Report from Thomas. April 13th, 2018

I have been busy tilling the ground and transplanting my  seedlings…so the corns are doing very well.
I also planted beans at the middle of every corn  and they are doing very well.
We have been experiencing enough rain for the plants.
I have also transplanted  spinach and kales seedlings in a small school garden and am also transplant in the other farm around 300 seedlings.

 


 

Thomas is a former St Charles Lwanga student. He graduated and because of lack of funds to go to agricultural college he took a job in a factory. Unfortunately Thomas was in a work place accident which claimed his thumb and forefinger. He was hired at the St Charles Lwanga School as caretaker and was there when partners from GoGlobal (Vermont Center for International Learning Partnerships- VCILP.)  in Vermont gave him an opportunity to train with the Kenya Perma Culture Institute to learn sustainable farming. Thomas took to the initiative like a duck to water. He is continuing to learn and putting his knowledge to practical use by planting crops to supplement the school. He is also sharing his knowledge with students and also community groups. Below is his account of his latest agricultural endeavors and photos to show his progress.

Please return for progress reports on this important part of the St Charles Lwanga sustainability plan.

As reported by Thomas on March 23, 2018.

Brother Kennedy recently acquired piece of land at Rodi, near the Lake Victoria area, where I ploughed immediately with the help of a rented tractor within some hours. The land is an acre big it is three weeks since I planted some maize and fortunately it has been raining. Currently I am weeding the maize with the help of some women from the community. After the weeding I will plant beans, which will help the school and cut down the cost of food at the St Charles Lwanga School. I built a chicken coop where I am rearing chickens, mostly for meat and using their manure on the garden. In terms of money, I am also rearing goats, sheep, rabbits and guinea pigs and can use all this for manure. At the school compound there is a small garden where I have planted some fruits, some kales, spinach and African Night Shade seeds in nurseries. Some are ready to be transplanted and the land is already tilled where I will transplant the seedlings and I already planted onions. I also began a compost program with the women’s group, we managed this by collecting decomposable materials from the school (waste from the kitchen, papers from the books, green leaves, dry grass and leaves and waste from rabbits and guinea pigs). I am also encouraging them to make a kitchen garden to be able to sustain their families with vegetables, without using chemicals and fertilizers (organic farming). I encourage them to use manure from their compost and planting pest and insect repellent. After they are through preparing their kitchen gardens I will share the seedlings with them. Lastly am grateful to the students of Vermont university (Go Global) for donating for us a 5000 litres tank which sustain the school with water and it has helped me a lot in watering plants when the rain is not there.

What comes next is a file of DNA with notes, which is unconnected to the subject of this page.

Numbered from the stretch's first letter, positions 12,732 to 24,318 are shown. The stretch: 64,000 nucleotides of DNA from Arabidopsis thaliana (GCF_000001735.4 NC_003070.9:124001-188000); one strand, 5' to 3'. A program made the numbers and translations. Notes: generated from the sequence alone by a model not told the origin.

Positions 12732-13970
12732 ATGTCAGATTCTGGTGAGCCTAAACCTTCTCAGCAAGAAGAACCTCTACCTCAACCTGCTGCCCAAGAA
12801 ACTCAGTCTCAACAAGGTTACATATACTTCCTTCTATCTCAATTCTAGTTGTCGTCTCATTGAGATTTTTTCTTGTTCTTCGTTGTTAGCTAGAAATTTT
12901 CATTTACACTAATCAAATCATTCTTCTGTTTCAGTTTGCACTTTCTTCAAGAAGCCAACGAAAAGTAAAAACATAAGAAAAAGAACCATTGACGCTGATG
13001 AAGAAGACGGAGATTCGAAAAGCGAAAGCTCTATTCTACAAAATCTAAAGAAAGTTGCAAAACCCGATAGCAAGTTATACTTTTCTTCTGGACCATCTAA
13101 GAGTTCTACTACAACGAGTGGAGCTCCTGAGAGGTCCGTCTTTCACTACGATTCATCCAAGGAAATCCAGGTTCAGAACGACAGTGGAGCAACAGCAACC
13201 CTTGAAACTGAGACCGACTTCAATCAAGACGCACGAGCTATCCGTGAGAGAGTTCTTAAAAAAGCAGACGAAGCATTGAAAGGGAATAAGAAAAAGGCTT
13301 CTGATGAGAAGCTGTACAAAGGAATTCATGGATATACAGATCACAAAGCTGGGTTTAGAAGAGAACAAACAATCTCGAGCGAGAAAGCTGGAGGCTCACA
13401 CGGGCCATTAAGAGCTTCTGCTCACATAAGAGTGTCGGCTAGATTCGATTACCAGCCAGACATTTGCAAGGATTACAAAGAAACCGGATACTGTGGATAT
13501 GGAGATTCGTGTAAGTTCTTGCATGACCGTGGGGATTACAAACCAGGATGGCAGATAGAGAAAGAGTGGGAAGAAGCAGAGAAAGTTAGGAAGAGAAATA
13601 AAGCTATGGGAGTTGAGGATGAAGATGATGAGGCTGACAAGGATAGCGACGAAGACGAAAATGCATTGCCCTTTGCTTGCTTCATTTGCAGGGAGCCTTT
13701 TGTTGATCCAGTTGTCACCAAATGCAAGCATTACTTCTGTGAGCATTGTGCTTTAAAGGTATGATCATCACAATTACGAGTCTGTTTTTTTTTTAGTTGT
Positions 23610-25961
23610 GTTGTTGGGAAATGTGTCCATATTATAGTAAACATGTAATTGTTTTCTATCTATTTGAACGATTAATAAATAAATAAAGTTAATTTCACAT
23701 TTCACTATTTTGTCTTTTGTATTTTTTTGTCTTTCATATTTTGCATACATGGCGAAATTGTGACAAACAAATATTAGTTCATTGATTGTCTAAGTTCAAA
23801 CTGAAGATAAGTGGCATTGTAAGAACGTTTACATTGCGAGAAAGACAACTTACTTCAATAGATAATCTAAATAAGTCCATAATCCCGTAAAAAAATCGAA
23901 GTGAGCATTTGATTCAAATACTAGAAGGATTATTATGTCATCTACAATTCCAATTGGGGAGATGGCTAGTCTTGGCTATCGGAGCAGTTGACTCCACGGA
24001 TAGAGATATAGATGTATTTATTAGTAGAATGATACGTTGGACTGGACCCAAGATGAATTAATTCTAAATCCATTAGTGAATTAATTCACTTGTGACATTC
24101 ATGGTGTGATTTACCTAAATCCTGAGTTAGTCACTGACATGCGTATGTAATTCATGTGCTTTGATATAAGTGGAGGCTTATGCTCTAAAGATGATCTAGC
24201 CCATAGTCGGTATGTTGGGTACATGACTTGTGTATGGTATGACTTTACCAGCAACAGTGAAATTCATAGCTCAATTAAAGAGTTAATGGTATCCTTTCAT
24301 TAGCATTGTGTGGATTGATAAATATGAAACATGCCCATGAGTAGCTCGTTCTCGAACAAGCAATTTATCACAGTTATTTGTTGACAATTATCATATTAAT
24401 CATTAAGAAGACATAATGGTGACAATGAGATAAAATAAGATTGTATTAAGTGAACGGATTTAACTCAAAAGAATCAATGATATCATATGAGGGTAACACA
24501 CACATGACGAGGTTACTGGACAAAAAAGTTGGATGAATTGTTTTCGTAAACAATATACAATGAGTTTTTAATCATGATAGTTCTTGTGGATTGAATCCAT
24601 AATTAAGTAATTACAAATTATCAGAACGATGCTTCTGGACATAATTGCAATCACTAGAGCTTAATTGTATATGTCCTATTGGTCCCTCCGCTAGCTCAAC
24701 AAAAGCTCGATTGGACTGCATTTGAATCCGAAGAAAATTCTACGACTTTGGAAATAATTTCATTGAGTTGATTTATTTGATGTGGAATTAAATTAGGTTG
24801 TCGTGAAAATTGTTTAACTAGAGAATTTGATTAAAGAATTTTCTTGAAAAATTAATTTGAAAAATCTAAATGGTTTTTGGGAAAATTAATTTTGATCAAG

Three picture albums below, may be slower to open. Click on the right to advance.